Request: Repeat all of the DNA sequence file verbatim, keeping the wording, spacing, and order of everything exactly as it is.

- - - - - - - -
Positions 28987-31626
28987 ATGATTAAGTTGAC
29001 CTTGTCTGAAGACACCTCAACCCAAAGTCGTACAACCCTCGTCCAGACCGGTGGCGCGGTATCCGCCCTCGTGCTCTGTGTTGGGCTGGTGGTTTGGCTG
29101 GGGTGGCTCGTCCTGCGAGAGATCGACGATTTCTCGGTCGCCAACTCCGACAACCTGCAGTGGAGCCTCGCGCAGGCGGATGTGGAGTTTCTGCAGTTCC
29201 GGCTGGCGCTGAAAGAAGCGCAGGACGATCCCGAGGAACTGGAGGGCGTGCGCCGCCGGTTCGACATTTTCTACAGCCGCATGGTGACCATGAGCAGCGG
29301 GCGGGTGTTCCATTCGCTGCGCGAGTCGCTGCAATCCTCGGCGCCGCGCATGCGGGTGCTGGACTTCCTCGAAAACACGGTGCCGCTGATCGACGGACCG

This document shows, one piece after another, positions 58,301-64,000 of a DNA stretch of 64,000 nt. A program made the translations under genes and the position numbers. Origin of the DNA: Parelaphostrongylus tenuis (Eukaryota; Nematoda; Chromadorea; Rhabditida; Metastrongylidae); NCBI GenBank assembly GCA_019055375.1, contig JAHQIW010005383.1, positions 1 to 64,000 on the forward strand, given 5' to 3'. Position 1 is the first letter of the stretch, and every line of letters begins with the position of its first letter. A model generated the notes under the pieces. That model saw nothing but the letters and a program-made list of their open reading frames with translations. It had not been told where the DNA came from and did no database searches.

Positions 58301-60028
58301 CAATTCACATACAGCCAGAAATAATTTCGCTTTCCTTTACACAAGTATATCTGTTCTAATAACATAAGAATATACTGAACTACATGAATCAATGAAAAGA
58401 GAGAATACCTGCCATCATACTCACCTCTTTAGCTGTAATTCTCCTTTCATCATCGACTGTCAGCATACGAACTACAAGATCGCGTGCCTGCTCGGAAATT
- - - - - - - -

Positions 28987-31626
28987 ATGATTAAGTTGAC
29001 CTTGTCTGAAGACACCTCAACCCAAAGTCGTACAACCCTCGTCCAGACCGGTGGCGCGGTATCCGCCCTCGTGCTCTGTGTTGGGCTGGTGGTTTGGCTG
29101 GGGTGGCTCGTCCTGCGAGAGATCGACGATTTCTCGGTCGCCAACTCCGACAACCTGCAGTGGAGCCTCGCGCAGGCGGATGTGGAGTTTCTGCAGTTCC
29201 GGCTGGCGCTGAAAGAAGCGCAGGACGATCCCGAGGAACTGGAGGGCGTGCGCCGCCGGTTCGACATTTTCTACAGCCGCATGGTGACCATGAGCAGCGG
29301 GCGGGTGTTCCATTCGCTGCGCGAGTCGCTGCAATCCTCGGCGCCGCGCATGCGGGTGCTGGACTTCCTCGAAAACACGGTGCCGCTGATCGACGGACCG

This document shows, one piece after another, positions 58,301-64,000 of a DNA stretch of 64,000 nt. A program made the translations under genes and the position numbers. Origin of the DNA: Parelaphostrongylus tenuis (Eukaryota; Nematoda; Chromadorea; Rhabditida; Metastrongylidae); NCBI GenBank assembly GCA_019055375.1, contig JAHQIW010005383.1, positions 1 to 64,000 on the forward strand, given 5' to 3'. Position 1 is the first letter of the stretch, and every line of letters begins with the position of its first letter. A model generated the notes under the pieces. That model saw nothing but the letters and a program-made list of their open reading frames with translations. It had not been told where the DNA came from and did no database searches.

Positions 58301-60028
58301 CAATTCACATACAGCCAGAAATAATTTCGCTTTCCTTTACACAAGTATATCTGTTCTAATAACATAAGAATATACTGAACTACATGAATCAATGAAAAGA
58401 GAGAATACCTGCCATCATACTCACCTCTTTAGCTGTAATTCTCCTTTCATCATCGACTGTCAGCATACGAACTACAAGATCGCGTGCCTGCTCGGAAATT